Endoscopy 2022; 54(06): 542-544
DOI: 10.1055/a-1748-4200

Endoscopic submucosal dissection: evolving role and position in the management of Barrett’s neoplasia

Referring to van Munster S et al. p. 531–541
Madhav Desai
1   Gastroenterology, Kansas City VA Medical Center, Kansas City, Missouri, United States
2   Gastroenterology, Hepatology and Motility, University of Kansas School of Medicine, Kansas City, Kansas, United States
Prateek Sharma
1   Gastroenterology, Kansas City VA Medical Center, Kansas City, Missouri, United States
2   Gastroenterology, Hepatology and Motility, University of Kansas School of Medicine, Kansas City, Kansas, United States
› Author Affiliations

Endoscopic mucosal resection (EMR) is an integral component of diagnosis, staging, and treatment of Barrett’s neoplasia [1]. EMR can cure the majority of T1a cancers [2]. Conversely, T1b cancers are considered to be better managed with esophagectomy owing to the risk of lymph node metastasis (LNM). Surgery has also been shown to improve overall survival compared with EMR for T1b tumors [3]. While the risk of LNM with T1a cancer is negligible, favoring endoscopic resection due to its low risk of morbidity and mortality, the risk of LNM for T1b cancer is not clear. Previous surgical series have reported an increasing rate of LNM based on invasion depth (sm1 0–22 %, sm2/3 36 %–54 %). However, recent studies based on endoscopic resection data report substantially lower LNM rates for submucosal cancer (0–14 %) [3] [4]. The risk of LNM compared with rates of surgical morbidity has so far dictated the management of T1b esophageal adenocarcinoma (EAC). Therefore, precise rates of LNM are required to guide individual management and this may require use of additional testing, including endoscopic ultrasound and cross-sectional imaging, in addition to precise histopathological assessment of the resected lesion.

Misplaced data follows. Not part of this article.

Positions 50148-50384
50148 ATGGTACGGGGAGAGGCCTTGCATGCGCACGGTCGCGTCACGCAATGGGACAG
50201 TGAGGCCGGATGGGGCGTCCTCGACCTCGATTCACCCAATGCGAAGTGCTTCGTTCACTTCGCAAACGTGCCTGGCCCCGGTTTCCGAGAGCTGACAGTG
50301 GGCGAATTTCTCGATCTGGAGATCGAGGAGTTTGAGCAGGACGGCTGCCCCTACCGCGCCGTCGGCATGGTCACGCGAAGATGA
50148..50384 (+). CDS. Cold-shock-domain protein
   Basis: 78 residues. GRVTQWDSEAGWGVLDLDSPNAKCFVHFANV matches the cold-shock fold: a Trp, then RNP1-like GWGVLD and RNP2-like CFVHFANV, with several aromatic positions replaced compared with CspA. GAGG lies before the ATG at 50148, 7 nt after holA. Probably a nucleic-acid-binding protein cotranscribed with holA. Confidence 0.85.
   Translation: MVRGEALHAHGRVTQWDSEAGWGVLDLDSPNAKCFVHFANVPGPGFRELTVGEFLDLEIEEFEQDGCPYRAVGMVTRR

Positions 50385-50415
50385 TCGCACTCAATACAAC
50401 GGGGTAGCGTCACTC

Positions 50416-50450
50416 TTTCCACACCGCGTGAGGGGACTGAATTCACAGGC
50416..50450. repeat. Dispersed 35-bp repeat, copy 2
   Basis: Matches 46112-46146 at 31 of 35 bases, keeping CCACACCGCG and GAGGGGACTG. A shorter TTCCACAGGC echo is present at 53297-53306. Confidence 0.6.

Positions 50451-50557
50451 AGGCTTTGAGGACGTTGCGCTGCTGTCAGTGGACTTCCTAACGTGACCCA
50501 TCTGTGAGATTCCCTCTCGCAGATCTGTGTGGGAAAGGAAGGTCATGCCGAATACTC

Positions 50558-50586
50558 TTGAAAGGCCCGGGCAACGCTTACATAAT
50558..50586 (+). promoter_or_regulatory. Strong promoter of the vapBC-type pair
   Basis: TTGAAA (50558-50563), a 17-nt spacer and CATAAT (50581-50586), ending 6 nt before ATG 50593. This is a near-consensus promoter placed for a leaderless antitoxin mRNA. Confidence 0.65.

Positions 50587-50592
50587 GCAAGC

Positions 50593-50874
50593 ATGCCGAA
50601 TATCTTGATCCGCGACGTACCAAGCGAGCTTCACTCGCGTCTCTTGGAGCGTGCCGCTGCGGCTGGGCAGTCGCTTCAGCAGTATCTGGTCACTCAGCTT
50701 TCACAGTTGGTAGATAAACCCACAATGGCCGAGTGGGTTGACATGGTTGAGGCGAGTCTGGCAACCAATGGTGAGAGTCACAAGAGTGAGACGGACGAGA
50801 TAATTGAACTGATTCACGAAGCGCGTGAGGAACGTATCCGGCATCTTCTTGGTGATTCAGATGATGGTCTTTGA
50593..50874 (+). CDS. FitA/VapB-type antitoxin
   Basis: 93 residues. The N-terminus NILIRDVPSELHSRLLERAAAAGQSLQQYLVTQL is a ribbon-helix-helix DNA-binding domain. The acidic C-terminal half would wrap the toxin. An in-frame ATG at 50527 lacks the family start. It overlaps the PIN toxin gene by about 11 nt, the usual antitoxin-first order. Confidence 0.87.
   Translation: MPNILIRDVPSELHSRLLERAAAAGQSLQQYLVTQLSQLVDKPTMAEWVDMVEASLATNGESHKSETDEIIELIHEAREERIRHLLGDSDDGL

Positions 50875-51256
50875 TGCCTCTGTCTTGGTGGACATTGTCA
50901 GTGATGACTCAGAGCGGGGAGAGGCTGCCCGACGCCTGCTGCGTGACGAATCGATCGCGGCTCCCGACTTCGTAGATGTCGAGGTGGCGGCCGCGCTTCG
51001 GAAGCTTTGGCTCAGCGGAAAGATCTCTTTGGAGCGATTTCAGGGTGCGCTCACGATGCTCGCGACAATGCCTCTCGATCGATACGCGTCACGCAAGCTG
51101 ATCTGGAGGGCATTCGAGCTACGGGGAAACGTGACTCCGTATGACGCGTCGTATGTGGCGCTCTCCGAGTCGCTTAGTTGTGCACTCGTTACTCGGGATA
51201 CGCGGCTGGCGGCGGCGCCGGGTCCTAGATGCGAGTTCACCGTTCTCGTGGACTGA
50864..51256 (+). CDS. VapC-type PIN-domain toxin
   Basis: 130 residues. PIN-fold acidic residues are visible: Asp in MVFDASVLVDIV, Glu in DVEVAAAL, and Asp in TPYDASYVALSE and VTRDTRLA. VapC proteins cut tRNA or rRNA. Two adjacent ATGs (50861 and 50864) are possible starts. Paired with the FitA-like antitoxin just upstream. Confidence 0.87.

“...we anticipate that endoscopic submucosal dissection may offer a curative role for many patients with submucosal esophageal adenocarcinoma (sm1–3) where it can achieve surgery-free cure.”

The role of endoscopic submucosal dissection (ESD) has been expanding in recent years, with data showing cure rates comparable to EMR while offering R0 resection [5]. In patients with Barrett’s esophagus (BE), ESD would be the preferred resection technique for lesions ≥ 30 mm, poorly lifting, and with endoscopic features concerning for submucosal invasion – situations in which EMR would yield suboptimal results. Frequent or piecemeal EMR also increases the risk for recurrence and fibrosis at the site, making future intervention difficult. ESD can decrease pathological uncertainty, achieve R0 resection, and avoid surgery (especially sm1 disease) [6]. However, ESD has a higher rate of adverse events compared with EMR, including the risk of perforation. ESD can also be time-consuming and has a steeper learning curve. Data for its role in sm2/3 disease, as well as for the true risk of LNM with sm2 /3, are limited. It also remains unclear which patients with submucosal invasion will benefit the most and whether they still need to undergo surgery if resection margins are positive (R1). In addition, ESD has not been compared with esophagectomy for T1b disease in a prospective study; however, surgery does offer certain advantages over endoscopic resection including potential surgical cure and ability to sample lymph nodes. The timing of subsequent follow-up after ESD remains uninvestigated as well.